Making a case for innovation in the absence of proof


How do you prove something that hasn’t happened yet?

That’s the challenge facing innovative ideas inside many companies.  Innovation, by definition, is a leap into the unknown.  But for organizations that increasingly look to past history/results and data to determine future steps, quantifying the likely success and/or risk with an innovative idea can be tricky.

Or, as Roger Martin and Jennifer Riel put it in their recent Business Week column, "Innovation is killed with the two deadlies words in business: Prove it."

They continue:

"We use existing information to understand the issue at play.  But for breakthroughs, there is no rule or pool of past data to provide certainty.  So when a CEO demands evidence that an idea will succeed, he is driving innovation away."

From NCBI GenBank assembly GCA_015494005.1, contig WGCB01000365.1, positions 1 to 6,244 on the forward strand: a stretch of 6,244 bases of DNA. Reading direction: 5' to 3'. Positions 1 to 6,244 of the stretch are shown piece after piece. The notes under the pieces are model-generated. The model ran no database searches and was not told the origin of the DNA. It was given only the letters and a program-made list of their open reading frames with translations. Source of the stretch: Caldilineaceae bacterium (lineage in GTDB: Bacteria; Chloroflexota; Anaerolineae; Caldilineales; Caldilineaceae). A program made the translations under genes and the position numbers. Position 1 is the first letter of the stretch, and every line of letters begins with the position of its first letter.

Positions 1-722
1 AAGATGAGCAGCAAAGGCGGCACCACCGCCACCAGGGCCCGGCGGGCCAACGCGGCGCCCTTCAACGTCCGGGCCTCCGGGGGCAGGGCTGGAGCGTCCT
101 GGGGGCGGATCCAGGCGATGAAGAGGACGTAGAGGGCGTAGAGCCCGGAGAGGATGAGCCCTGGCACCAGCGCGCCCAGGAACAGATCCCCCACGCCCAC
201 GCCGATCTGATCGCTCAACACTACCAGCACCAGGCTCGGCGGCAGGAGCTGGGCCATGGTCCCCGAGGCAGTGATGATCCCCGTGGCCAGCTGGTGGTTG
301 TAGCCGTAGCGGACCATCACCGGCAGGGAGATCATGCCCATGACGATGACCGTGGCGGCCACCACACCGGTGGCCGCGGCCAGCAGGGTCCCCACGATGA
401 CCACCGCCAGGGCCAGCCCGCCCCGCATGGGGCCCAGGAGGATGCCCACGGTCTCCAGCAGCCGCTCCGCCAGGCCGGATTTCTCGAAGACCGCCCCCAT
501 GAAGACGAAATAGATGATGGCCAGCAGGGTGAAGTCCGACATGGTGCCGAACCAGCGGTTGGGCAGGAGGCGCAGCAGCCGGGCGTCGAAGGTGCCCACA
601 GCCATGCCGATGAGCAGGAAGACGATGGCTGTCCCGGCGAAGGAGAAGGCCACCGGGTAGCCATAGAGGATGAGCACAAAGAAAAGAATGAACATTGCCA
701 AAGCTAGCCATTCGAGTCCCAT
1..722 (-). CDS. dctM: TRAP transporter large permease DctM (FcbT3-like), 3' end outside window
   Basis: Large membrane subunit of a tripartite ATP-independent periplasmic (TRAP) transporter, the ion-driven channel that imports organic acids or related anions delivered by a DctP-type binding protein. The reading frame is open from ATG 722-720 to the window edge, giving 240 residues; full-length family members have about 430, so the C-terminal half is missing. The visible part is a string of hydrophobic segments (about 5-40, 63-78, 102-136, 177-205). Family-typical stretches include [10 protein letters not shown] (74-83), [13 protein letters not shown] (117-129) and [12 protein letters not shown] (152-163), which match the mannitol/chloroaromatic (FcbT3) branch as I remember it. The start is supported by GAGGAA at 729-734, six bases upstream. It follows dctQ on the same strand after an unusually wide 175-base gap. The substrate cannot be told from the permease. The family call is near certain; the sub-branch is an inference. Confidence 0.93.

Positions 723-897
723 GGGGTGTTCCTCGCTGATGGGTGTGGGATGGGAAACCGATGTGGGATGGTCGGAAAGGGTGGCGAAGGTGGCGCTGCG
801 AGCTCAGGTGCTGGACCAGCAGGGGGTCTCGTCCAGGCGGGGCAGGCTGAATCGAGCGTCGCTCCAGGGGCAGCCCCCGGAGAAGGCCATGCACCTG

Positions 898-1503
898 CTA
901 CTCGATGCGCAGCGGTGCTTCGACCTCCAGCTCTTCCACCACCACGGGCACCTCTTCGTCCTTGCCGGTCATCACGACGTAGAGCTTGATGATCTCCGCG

Martin and Reil ultimately recommend innovators use pieces of past history, results, research and logic to stitch together a case for innovation based not on direct past evidence, but clues to a likely outcome.  They call it abductive logic, the logic of what could be.  It’s still a leap, but for organizations dedicated to innovation, it’s necessary.  The full Business Week column is worth a read, but their parting shot is particularly good:

"Asking what could be true – and jumping into the unknown – is critical to innovation.  Nurturing the ideas that result, rather than killing them, can be the tricky part.  But once a company clears this hurdle, it can leverage its efforts to produce the proof that leaders depend on to make commitments – and turn the future into fact."